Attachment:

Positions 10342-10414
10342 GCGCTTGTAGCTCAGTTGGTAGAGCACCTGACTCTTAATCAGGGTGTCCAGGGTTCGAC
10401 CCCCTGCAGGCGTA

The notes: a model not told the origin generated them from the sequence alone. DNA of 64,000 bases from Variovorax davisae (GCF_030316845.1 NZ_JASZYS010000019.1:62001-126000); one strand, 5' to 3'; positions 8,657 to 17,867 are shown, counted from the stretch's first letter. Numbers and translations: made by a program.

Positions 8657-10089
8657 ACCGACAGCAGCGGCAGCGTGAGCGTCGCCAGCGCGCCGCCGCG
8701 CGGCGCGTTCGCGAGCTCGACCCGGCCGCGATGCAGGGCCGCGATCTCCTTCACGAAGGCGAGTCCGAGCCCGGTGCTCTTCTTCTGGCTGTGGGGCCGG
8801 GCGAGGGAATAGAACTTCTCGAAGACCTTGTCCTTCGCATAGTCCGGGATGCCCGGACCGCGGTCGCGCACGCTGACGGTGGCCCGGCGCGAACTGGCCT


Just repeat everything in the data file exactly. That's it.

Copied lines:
Positions 10342-10414
10342 GCGCTTGTAGCTCAGTTGGTAGAGCACCTGACTCTTAATCAGGGTGTCCAGGGTTCGAC
10401 CCCCTGCAGGCGTA

The notes: a model not told the origin generated them from the sequence alone. DNA of 64,000 bases from Variovorax davisae (GCF_030316845.1 NZ_JASZYS010000019.1:62001-126000); one strand, 5' to 3'; positions 8,657 to 17,867 are shown, counted from the stretch's first letter. Numbers and translations: made by a program.

Positions 8657-10089
8657 ACCGACAGCAGCGGCAGCGTGAGCGTCGCCAGCGCGCCGCCGCG
8701 CGGCGCGTTCGCGAGCTCGACCCGGCCGCGATGCAGGGCCGCGATCTCCTTCACGAAGGCGAGTCCGAGCCCGGTGCTCTTCTTCTGGCTGTGGGGCCGG
8801 GCGAGGGAATAGAACTTCTCGAAGACCTTGTCCTTCGCATAGTCCGGGATGCCCGGACCGCGGTCGCGCACGCTGACGGTGGCCCGGCGCGAACTGGCCT